Spleen Size in Peripheral Blood Stem Cell Donors
|The safety and scientific validity of this study is the responsibility of the study sponsor and investigators. Listing a study does not mean it has been evaluated by the U.S. Federal Government. Read our disclaimer for details.|
|ClinicalTrials.gov Identifier: NCT00006148|
Recruitment Status : Completed
First Posted : August 9, 2000
Last Update Posted : March 4, 2008
|First Submitted Date||August 8, 2000|
|First Posted Date||August 9, 2000|
|Last Update Posted Date||March 4, 2008|
|Study Start Date||August 2000|
|Primary Completion Date||Not Provided|
|Current Primary Outcome Measures||Not Provided|
|Original Primary Outcome Measures||Not Provided|
|Change History||Complete list of historical versions of study NCT00006148 on ClinicalTrials.gov Archive Site|
|Current Secondary Outcome Measures||Not Provided|
|Original Secondary Outcome Measures||Not Provided|
|Current Other Outcome Measures||Not Provided|
|Original Other Outcome Measures||Not Provided|
|Brief Title||Spleen Size in Peripheral Blood Stem Cell Donors|
|Official Title||Spleen Size in Peripheral Blood Stem Cell Donors|
This study will determine whether the spleen in people who donate stem cells (bone marrow cells collected from the blood) enlarges as a result of taking granulocyte colony-stimulating factor (G-CSF). Donors take this growth factor to maximize the amount of stem cells that can be collected for transplantation to patients with leukemia or other diseases. The study will also examine whether changes in the donor's white blood cell count, blood stem cell count, and blood chemistries can predict a change in spleen size.
Stem cells donors take G-CSF for 5 to 6 days before donating. Besides increasing the number of stem cells and white blood cells in the bloodstream, the drug also causes some other temporary changes in blood chemistry. Many people who take G-CSF for a few days get a headache, feel an ache in their bones, or feel tired for a few days. About one-third of patients chronically treated with G-CSF to raise blood cell counts develop an enlarged spleen. It is not known if a brief 5- to 6-day course of G-CSF also affects the size of the spleen, but about 1 in 10,000 blood stem cell donors have had a spontaneous rupture of the spleen.
Adults and children 18 years of age and older who are donating stem cells for relatives enrolled in clinical trials at the National Institutes of Health may participate in this study. They will donate stem cells according to the standard procedure, but will give an extra 15 milliliters (3 teaspoons) of blood both before receiving G-CSF and after donating stem cells. Donors' spleen size will be measured by ultrasound scanning of the abdomen three times: the day before receiving G-CSF, the day after donating the stem cells and 4 days after donating.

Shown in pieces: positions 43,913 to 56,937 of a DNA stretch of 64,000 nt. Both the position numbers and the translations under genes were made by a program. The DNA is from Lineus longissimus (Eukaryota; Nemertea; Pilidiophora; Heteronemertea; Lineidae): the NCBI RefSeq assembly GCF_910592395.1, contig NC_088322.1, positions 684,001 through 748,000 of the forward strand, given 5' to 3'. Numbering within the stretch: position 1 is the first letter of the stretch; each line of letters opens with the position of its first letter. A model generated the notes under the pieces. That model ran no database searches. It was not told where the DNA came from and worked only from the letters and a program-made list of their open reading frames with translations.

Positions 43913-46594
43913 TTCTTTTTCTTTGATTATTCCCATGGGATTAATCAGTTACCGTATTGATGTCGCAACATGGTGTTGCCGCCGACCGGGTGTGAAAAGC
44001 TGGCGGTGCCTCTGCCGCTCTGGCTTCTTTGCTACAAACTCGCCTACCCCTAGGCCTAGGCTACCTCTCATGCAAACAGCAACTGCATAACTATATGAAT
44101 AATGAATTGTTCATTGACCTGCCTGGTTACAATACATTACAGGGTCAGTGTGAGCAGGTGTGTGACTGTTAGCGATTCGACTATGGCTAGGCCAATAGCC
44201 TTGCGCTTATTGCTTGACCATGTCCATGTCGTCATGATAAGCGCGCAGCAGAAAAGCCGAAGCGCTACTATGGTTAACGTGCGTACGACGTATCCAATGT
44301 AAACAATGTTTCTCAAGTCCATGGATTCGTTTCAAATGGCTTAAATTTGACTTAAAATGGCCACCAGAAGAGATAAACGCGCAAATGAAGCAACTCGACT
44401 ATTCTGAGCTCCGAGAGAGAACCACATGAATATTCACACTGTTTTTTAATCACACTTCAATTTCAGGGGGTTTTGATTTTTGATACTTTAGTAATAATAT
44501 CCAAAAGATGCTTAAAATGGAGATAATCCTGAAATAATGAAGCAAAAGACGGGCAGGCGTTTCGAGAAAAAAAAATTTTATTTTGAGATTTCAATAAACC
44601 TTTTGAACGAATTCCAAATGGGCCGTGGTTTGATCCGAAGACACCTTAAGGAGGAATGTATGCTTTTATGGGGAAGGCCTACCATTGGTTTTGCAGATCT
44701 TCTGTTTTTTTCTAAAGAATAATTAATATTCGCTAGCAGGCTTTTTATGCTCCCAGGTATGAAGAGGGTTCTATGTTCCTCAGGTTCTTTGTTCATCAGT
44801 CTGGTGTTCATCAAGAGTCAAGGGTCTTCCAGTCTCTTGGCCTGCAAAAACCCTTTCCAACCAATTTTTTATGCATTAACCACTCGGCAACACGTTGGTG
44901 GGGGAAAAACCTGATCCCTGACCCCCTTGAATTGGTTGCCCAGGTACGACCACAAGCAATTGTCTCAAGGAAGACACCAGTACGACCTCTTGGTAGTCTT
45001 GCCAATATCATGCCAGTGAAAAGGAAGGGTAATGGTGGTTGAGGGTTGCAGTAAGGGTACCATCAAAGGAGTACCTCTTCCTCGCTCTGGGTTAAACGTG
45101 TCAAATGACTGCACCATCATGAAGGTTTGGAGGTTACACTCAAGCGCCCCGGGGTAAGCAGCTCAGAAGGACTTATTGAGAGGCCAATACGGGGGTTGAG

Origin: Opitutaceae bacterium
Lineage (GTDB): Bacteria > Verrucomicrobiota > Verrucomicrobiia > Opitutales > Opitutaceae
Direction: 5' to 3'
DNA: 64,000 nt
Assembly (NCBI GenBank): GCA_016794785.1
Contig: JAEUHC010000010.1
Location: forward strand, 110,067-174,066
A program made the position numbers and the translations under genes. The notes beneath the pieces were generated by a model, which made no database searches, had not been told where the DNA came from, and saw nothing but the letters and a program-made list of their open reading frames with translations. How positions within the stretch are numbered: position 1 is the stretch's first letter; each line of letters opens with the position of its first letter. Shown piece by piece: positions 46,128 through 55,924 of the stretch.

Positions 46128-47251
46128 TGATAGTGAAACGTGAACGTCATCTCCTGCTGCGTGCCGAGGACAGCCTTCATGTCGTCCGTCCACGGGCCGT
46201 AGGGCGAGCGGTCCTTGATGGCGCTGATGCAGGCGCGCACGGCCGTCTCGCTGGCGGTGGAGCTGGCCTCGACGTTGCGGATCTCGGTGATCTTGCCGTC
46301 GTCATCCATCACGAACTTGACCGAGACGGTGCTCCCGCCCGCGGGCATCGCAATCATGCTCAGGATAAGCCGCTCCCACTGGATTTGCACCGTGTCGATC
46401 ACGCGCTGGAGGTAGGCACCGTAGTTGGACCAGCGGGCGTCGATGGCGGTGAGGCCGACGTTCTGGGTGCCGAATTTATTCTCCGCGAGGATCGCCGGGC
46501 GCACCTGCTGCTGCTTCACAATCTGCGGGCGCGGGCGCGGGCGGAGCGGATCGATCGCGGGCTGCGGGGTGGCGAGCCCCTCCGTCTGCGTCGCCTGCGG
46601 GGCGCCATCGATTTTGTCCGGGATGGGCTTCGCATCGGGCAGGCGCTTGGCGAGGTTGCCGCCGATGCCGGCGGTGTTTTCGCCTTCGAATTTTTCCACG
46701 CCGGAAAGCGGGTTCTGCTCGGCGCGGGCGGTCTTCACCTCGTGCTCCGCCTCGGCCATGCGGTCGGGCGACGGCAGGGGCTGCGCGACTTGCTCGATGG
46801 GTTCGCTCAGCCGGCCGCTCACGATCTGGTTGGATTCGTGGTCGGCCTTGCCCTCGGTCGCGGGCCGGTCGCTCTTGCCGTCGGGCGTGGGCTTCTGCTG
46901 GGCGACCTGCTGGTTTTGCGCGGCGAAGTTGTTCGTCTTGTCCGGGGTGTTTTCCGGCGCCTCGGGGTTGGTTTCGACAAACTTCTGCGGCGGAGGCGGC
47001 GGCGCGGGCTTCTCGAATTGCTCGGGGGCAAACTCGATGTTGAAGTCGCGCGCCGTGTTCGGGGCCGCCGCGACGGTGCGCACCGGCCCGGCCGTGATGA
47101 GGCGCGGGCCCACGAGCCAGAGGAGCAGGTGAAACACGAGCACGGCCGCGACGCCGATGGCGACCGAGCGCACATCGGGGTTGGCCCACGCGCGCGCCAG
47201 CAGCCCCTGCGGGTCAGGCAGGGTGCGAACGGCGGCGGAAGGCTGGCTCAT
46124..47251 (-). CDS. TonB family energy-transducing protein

|Detailed Description||The administration of granulocyte-colony stimulating factor (G-CSF) leads to splenic enlargement in approximately one third of neutropenic patients who are chronically treated with this drug. Short courses, 5 to 6-days, of G-CSF are used to increase the yield of hematopoietic progenitor cells collected by apheresis from peripheral blood stem cell (PBSC) donors. G-CSF mobilized PBSC concentrates are increasingly replacing marrow as a source of hematopoietic progenitor cells for transplants involving HLA-compatible relatives. PBSC donors experience splenomegaly and rarely, spontaneous rupture of the spleen. Since splenomegaly is a risk factor for splenic rupture, it is important to determine the incidence and time course of splenic enlargement in PBSC concentrate donors. This protocol will prospectively study 40 subjects donating G-CSF mobilized PBSC for HLA compatible relatives or donating PBSC's for laboratory investigations at the Department of Transfusion Medicine in the Warren G. Magnuson Clinical Center. The subjects will be given G-CSF for 5 days and a PBSC concentrate will be collected on day 5. Ultrasound scans will be used to assess their spleen size. The scans will be performed before G-CSF administration and the day the last PBSC concentrate is collected. A third scan will be performed 10 or 11 days after the last PBSC is collected. The effects of several parameters on spleen size will be assessed including: donor age, gender, race and changes in liver function assays, white blood cell counts, platelet counts, and CD34+ cell counts.|
|Study Design||Not Provided|
|Target Follow-Up Duration||Not Provided|
|Sampling Method||Not Provided|
|Study Population||Not Provided|
|Study Groups/Cohorts||Not Provided|
* Includes publications given by the data provider as well as publications identified by ClinicalTrials.gov Identifier (NCT Number) in Medline.
|Original Enrollment||Same as current|
|Study Completion Date||June 2004|
|Primary Completion Date||Not Provided|
Adults and children 18 years of age or greater will be studied.
Enrolled in a primary stem cell transplant protocol that has been approved by the IRB.
Potential subjects are people donating PBSC concentrates for HLA-compatible relatives as part of IRB approved protocols or donating PBSCs for laboratory investigations.
Donors who cannot remain in the Bethesda area for an additional 4 to 5 days following their donations will be excluded from the third ultrasound.
|Ages||Child, Adult, Senior|
|Accepts Healthy Volunteers||No|
|Contacts||Contact information is only displayed when the study is recruiting subjects|
|Listed Location Countries||United States|
|Removed Location Countries|
|Other Study ID Numbers||000192
|Has Data Monitoring Committee||Not Provided|
|U.S. FDA-regulated Product||Not Provided|
|IPD Sharing Statement||Not Provided|
|Responsible Party||Not Provided|
|Study Sponsor||National Institutes of Health Clinical Center (CC)|
|PRS Account||National Institutes of Health Clinical Center (CC)|
|Verification Date||June 2004|